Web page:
If things haven't shifted much and you have a Dremel tool (or a file and some time), Ecnerwal's answer gives you a way to figure out where you need to enlarge the hole, and you can probably do it in place. If things have shifted more than a trivial amount, moving the striker plate may be faster and easier. The method I'll describe to locate where it needs to move can also be used as an alternate way to identify where to enlarge the striker plate hole if you want to solve it that way.

Door jamb hole

With either solution, if the door has shifted more than a small amount, the striker plate may not be the only problem. You can get the latch to clear the striker plate only to find that it no longer clears the hole in the jamb behind the striker plate.

My approach starts with removing the striker plate, which you can do with either approach. While it's off, close the door and verify that the latch still clears the hole in the jamb. If the alignment is off enough that the latch isn't clearing the hole, use a Dremel tool, a drill with a rotary rasp, or a file or chisel to enlarge the jamb hole in the area needed.

Hole location

Now to the striker plate, which at this point has been detached. An easy way to locate where the hole needs to be for the latch is to use the latch to position it. On the back side of the striker plate at the top and bottom, stick some double-sided tape or a thin layer of tacky putty such as is used to stick light things to a wall.

Slide the striker plate over the latch in its normal orientation and slide it against the door. Slowly close the door while holding the striker plate in place against the door so that the latch being partially pushed in by the door jamb doesn't knock off the striker plate (it might help to use a tiny dot of the tacky putty or short length of temporary tape). With the door closed, use something thin to push the striker plate into position against the jamb, and apply enough pressure so that it sticks there. Make sure the striker plate has fully separated from the door if you've used anything to hold it in place, then turn the knob and open the door.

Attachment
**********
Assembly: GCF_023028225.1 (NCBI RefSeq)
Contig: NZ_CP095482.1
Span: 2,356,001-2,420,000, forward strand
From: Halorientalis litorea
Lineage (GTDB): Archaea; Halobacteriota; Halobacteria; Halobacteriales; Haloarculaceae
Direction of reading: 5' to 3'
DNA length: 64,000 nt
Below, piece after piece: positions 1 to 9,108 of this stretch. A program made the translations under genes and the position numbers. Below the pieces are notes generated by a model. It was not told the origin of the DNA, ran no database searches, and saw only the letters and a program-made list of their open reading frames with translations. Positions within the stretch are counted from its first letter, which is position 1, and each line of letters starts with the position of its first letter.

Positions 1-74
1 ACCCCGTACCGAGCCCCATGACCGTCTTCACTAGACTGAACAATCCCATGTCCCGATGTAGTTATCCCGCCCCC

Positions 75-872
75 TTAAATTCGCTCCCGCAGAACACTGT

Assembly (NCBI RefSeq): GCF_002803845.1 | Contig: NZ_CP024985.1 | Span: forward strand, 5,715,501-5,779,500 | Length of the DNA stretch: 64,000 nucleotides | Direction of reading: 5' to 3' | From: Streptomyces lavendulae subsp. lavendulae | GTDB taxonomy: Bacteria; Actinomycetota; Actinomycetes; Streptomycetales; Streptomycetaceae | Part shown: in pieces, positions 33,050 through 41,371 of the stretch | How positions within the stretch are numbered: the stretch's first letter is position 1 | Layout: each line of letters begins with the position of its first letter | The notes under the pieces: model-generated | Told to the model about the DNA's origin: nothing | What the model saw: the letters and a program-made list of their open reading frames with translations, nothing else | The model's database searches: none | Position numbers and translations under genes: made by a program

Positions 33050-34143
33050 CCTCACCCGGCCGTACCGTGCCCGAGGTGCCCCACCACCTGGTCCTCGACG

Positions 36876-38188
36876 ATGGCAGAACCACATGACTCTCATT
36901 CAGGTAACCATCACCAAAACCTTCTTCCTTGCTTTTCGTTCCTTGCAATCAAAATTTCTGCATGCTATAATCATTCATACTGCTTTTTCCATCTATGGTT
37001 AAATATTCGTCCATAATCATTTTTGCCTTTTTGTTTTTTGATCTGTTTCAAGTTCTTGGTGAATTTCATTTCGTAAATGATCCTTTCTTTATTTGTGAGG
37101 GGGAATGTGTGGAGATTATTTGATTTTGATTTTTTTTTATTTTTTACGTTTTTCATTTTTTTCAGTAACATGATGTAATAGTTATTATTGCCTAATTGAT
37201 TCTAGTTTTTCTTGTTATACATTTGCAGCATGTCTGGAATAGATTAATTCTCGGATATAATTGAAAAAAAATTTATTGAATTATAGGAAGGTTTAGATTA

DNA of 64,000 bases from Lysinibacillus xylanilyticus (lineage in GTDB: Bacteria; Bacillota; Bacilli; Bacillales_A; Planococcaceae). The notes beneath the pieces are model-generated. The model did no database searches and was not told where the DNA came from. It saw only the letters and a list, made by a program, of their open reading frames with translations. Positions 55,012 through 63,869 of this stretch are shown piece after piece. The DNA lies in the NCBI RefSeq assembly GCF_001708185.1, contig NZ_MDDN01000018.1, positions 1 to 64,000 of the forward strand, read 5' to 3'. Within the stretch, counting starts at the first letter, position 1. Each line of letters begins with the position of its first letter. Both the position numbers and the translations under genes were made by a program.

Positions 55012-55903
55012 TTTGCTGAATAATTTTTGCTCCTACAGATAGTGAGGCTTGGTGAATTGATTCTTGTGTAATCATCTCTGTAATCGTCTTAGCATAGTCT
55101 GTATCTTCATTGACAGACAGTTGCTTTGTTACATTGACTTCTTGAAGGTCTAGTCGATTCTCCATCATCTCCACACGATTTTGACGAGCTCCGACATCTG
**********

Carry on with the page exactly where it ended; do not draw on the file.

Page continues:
Mark the outline of the striker plate on the jamb. If you used clear double-sided tape, you will probably be able to see part of the original screw holes through the holes in the striker plate. Otherwise, you can remove the striker plate, pull off the adhesive material and hold it in place using the marked outline to view the hole alignment. That shows you where the striker plate and its original latch hole need to be for the latch to clear it. Now you have a choice of either repositioning the striker plate there, or enlarging its hole so that the hole extends to there when the striker plate is in its original position.

Moving the striker plate

If you move the striker plate, the jamb notch-out for the striker plate may not be big enough for where it now needs to be. You can either enlarge the notch-out using the marked outline, or reassess whether enlarging the hole in the striker plate would be easier.

To move the striker plate, you will also need to move the screw holes in the jamb. Use toothpicks coated with a little glue to pack the old screw holes. When the glue dries, sheer off the toothpicks at the surface. Put the striker plate where it needs to go using the marked outline, and mark the new centers for the screw holes. Drill pilot holes and screw the striker plate in place.

  • When I remove the strike plate, the door latches with no problem
    – Franco
    Oct 9, 2017 at 23:04
  • @user3400090, that's great. It means that the latch hole in the jamb doesn't also need adjusting (if things have shifted too much, you can also need to adjust that because the latch could clear the striker plate but still get blocked by the wood behind it). So the only thing you need to adjust is the striker plate. You can do that either by moving it so that it lines up with where the latch is now, or enlarging its hole so the latch clears the striker plate in the original location.
    – fixer1234
    Oct 10, 2017 at 0:09
  • @user3400090: if that's the case, tighten the heck out of all the hinge screws and see if it's fixed...
    – dandavis
    Oct 10, 2017 at 4:37
  • I did tighten the hinges. In fact I replaced the screws with Deck Screws (longer) but that didn't help
    – Franco
    Oct 11, 2017 at 18:27